BEACON FALLS – When voters go to the polls March 1, they’ll have one less item to consider. Thanks to a grant from the Assistance to Firefighter Grants (AFG), Beacon Falls residents won’t have to vote on whether to bond breathing apparatus and personal protective equipment.
The Beacon Hose Co No. 1 received $168,716 to purchase much-needed equipment.
The grant will replace 21-year-old air packs and outfits that are falling apart.
Firefighting equipment is expensive, according to Jeremy Rodorigo, public information officer. It costs about $4,000 to outfit a new firefighter, he said. The new gear will have tracking devices, so if a firefighter is trapped during an operation, others will be notified and come to his or her rescue.
In the past, equipment wasn’t as expensive and the town could pay for it through a revenue sharing program. But, now they have to buy almost everything over $50,000 on lease.
The fire company is required to replace air packs at least every 12 years, according to National Fire Protection Association standards.
“A small town like ours can’t afford it,” said Fire Chief Michael Pratt.
Beacon Falls is lucky since they have a mostly volunteer force, Pratt said. At other fire departments, most of their budget goes toward paying personnel, he said.
Congress created the AFG program as part of the Federal Emergency Management Agency (FEMA) in response to the terrorist attacks on 9/11.
After 9/11, congress saw fire departments as not only a local resource, but as first responders for national emergencies, according to Sen. Joe Lieberman.
When rescue workers in New York City put out a call for supplies, the Beacon Falls company responded by soliciting area businesses, including Peter Paul, Home Depot, and Walmart.
They brought the supplies up to Ground Zero the next day and handed them out to workers.
“We literally went out and handed these things and they were like gold,” said Captain Dave Rybinski.
Lieberman said he visited the site a few days later, on Sept. 14.
“The really inspiring thing was, by that time, how much assistance had come in,” Lieberman said.
He said he saw local fire departments as part of a larger national effort, which is why he fought to create the grants.
“To me, this is money well spent,” Lieberman said.
On Feb. 9, Lieberman visited the hose company to get a first hand look at how the grant money was used.
“You’ve got a lot to be proud of,” Lieberman told the Beacon Hose Company.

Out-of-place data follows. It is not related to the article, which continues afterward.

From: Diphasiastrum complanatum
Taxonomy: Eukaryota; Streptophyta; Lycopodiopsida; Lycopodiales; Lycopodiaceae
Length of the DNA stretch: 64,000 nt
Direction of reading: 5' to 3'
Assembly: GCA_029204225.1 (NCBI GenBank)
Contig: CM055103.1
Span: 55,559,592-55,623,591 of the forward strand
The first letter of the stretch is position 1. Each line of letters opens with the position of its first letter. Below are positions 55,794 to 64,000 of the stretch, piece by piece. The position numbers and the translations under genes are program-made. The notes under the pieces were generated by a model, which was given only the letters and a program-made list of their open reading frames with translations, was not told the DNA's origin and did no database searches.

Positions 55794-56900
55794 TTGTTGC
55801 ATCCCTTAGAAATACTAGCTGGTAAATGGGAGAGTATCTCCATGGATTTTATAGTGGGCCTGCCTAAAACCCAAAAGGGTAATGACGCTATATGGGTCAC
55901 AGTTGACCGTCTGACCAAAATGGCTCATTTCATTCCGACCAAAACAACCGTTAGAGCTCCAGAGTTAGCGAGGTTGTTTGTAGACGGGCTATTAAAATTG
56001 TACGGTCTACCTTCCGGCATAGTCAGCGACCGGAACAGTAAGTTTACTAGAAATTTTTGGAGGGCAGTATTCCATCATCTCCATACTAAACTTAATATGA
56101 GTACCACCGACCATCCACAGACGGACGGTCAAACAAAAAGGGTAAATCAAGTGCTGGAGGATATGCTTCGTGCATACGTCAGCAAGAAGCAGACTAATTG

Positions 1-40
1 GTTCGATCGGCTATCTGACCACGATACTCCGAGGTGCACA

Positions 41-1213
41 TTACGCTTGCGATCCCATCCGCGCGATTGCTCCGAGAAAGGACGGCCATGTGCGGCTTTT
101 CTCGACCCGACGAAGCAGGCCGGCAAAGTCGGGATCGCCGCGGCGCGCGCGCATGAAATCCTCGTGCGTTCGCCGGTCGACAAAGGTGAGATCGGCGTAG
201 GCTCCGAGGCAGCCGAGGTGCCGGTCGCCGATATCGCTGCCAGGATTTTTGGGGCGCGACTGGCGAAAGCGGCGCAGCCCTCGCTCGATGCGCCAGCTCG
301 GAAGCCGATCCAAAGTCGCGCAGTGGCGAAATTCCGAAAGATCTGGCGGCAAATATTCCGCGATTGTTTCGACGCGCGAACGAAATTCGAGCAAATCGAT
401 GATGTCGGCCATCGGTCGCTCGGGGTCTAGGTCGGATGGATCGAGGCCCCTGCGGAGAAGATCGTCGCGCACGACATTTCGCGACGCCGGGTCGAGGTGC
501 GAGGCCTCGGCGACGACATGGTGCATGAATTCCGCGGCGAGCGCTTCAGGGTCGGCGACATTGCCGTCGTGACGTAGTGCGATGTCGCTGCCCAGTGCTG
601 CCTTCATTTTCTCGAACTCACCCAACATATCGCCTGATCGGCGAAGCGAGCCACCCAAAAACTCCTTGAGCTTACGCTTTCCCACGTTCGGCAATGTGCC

Since the federal government began funding the grants in 2003, Beacon Falls applied for grants all seven years and received grants four times.
“Beacon Falls has been a big benefactor of the AFG program,” said Rybinski, who wrote for the grants.
Lieberman congratulated the company for securing the competitive grant. There are always a lot more applicants than money available, he said.
As chair of the Homeland Security Committee, Lieberman said he is trying to get a five-year reauthorization of the grant program.
Rybinski said everyone in the Connecticut delegation in Congress has been very supportive of the program, writing letters of endorsement to support Beacon Fall’s applications and setting up meetings to help write the grants.
The grant applications have to explain how the money will be used not only to help the individual fire department, but the area as a whole. They are reviewed by other fire departments.
“It’s your peers that are looking at your request,” Rybinski said.
Previous grant money paid for cold and swift water rescue equipment, which firefighters have already used several times during the Duck Day race on the Naugatuck River. The fire company also bought boats that can skid across the ice to rescue people who have fallen through thin ice.
“We’ve used it a number of times already,” Rodorigo said.
No other area fire department has water rescue equipment and training, making it a specialty for Beacon Falls. If someone is in trouble up the river in Naugatuck, the Beacon Falls Hose Company can respond. On the other hand, Naugatuck has a confined space rescue team, so Beacon Falls can pull on their resources when needed.
“We definitely try to reduce these redundancies,” Rodorigo said.
With the first grant, the fire company paid for forest gear to rescue hikers, and hi-band communication radios to talk to other area first responders. They bought an all-terrain vehicle, which they’ve used to rescue a hiker who fell off a cliff.
“This is like a golf cart on steroids,” Rodorigo said.
A second grant replaced an old fire truck from the 1950s with a new engine with a compressed air foam system, Rodorigo said.
“It’s such a comfort to know whenever that call goes in someone will respond,” said Selectman Dominic Sorrentino.
Even with the grant, the town will have to kick in some money for the new equipment. The original bond package asked for $230,000 for air breathing apparatus, leaving about $60,000 to cover after the grant. The AFG will pay for basic equipment, but upgrades will cost more, according to Rybinski. The fire company hopes to include a buddy breather system, which allows firefighters to share air if one runs out and a pass device, which sends out a warning if the wearer isn’t moving.
The fire company still needs a new ambulance, pumper truck, and fire truck, items they had hoped to include in the bond package, but were nixed.
Sorrentino asked Lieberman to stop by the FEMA office and drop some hints.
The company also hopes to hire a second day time employee because it’s hard to get volunteers during the day, when most people are working.
The bond referendum will still include $5,115,000 for road and sanitary sewer main improvements, $125,000 for fuel and heating oil storage facility improvements, and $1 million for wastewater treatment plant improvements.
The Board of Selectmen set a public hearing date for Feb. 28 to discuss the bond package, with a full-day referendum to follow March 1.